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I try to understand the proof of an extension theorem proved in Moonen's and van der Geer's draft Abelian varieties(in online accessible notes Theorem 1.18 on page 14):

(1.18) Theorem.

Let $X$ be an abelian variety over a field $k$. If $V$ is a smooth $k$-variety then any rational map $f: V \dashrightarrow X$ extends to a morphism $V \to X$.

Proof:

We may assume that $k = \bar{k}$, for if a morphism $V_{\overline{k}}= V \times_k \overline{k} \to X_{\overline{k}}$ is defined over $k$ on some dense open subset of $V_{\overline{k}}$, then it is defined over $k$. Let $U \subset V$ be the maximal open subset on which $f$ is defined. Our goal is to show that $U = V$. [...]

Questions: the assumption $k = \bar{k}$ I not understand. if we succeed to prove that $V_{\overline{k}} \to X_{\overline{k}}$ extends to a morphism, why $f$ is also extendable? Afterwards, if we proof $V_{\overline{k}} \to X_{\overline{k}}$ extends to a morphism, why if it is defined over $k$ on some dense open subset of $V_{\overline{k}}$ (=preimage of a dense open $U \subset V$ under projection $V_{\overline{k}} \to V$), then it is defined over $k$?

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    $\begingroup$ Suppose we know what we want over $\overline{k}$. Then we can descend this to a finite Galois extension $L/k$, i.e., $U_L\to X_L$ extends to a morphism $V_L\to X_L$. Now, we consider the action of $G= Gal(L/k)$ on the morphism $V_L\to X_L$. Note that the restriction morphism $U_L\to X_L$ is fixed. Since $U_L\subset V_L$ is dense open, this implies that $V_L\to X_L$ is in fact fixed by $G$, so it descends to a morphism $V\to X$. For another proof of this extension property: see Lemma 3.5 of arxiv.org/abs/1807.03665 and use the fact that abelian varieties have no rational curves. $\endgroup$ – Ariyan Javanpeykar Oct 10 at 17:39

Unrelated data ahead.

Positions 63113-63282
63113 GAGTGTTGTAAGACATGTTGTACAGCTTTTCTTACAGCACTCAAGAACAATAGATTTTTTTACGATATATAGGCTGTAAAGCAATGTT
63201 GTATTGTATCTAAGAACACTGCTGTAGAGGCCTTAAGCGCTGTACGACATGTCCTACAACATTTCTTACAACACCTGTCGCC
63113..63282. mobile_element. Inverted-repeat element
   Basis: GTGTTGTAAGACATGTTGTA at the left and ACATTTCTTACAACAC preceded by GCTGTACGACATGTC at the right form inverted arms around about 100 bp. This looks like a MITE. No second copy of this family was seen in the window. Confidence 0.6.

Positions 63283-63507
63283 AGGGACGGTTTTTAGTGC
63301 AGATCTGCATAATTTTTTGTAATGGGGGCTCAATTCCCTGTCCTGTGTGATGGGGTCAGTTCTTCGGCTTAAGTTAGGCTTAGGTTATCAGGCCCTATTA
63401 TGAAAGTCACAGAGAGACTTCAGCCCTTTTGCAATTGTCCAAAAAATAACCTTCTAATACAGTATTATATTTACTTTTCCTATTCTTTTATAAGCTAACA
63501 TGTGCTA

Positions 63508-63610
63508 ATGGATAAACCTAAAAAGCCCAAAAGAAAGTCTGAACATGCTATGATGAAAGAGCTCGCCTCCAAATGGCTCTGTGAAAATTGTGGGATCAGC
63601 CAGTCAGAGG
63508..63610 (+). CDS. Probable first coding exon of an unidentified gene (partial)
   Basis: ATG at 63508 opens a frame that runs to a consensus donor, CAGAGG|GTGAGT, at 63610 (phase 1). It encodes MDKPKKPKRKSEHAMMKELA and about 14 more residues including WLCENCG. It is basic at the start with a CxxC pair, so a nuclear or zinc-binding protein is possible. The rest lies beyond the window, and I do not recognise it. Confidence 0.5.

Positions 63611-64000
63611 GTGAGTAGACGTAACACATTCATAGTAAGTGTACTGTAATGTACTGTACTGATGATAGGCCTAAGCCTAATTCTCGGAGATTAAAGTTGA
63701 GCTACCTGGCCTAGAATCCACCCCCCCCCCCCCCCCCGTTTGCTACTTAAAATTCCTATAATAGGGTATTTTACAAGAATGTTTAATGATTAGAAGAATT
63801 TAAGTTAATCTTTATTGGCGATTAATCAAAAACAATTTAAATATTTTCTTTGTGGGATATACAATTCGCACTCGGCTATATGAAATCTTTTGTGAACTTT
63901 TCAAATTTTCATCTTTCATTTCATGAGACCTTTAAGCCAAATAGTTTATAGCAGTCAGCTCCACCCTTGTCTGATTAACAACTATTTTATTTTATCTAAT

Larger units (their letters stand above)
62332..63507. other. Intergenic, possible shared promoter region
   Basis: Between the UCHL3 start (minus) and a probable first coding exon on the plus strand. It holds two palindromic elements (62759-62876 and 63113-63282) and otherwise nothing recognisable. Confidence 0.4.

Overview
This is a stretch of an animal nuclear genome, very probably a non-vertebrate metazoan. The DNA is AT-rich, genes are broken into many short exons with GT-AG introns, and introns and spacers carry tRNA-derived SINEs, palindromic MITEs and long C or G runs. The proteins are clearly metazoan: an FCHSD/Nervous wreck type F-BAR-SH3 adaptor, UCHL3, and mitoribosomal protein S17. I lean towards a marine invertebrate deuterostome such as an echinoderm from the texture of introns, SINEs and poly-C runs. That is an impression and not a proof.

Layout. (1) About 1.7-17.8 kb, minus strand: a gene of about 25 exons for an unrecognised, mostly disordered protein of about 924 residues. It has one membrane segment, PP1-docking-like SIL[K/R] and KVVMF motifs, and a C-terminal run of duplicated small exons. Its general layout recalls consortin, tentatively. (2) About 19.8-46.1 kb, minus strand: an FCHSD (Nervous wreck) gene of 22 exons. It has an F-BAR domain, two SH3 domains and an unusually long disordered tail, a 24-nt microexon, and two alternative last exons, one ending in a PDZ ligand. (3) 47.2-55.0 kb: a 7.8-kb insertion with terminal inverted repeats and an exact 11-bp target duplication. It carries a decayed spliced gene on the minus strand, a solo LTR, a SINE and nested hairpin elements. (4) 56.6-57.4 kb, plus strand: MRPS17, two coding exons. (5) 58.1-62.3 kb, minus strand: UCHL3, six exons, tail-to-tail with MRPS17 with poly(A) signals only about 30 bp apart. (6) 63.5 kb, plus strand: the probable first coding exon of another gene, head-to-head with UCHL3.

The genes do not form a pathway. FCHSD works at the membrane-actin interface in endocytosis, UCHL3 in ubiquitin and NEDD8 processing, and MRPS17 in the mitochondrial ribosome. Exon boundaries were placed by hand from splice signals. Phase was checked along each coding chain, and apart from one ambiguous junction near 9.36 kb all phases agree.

• $\begingroup$ @AriyanJavanpeykar: This is a nice idea, thank you a lot. a little remark: lastly I asked a similar question in a slightly other context about factorization problem reduced to algebraically closed ground field: math.stackexchange.com/questions/3385478/…. although I got a good answer I'm keenly curious if this reduction to $k=\bar{k}$ can also be solved with a descent argument similar to that you used above? My first suspicion was with Stein factorization $\endgroup$ – katalaveino Oct 11 at 12:51
  • $\begingroup$ I can assume that fibers are geometrically connected and could "somehow go down" using properness (especially closedness of the map, but from there I could not proceed ahead. $\endgroup$ – katalaveino Oct 11 at 12:51

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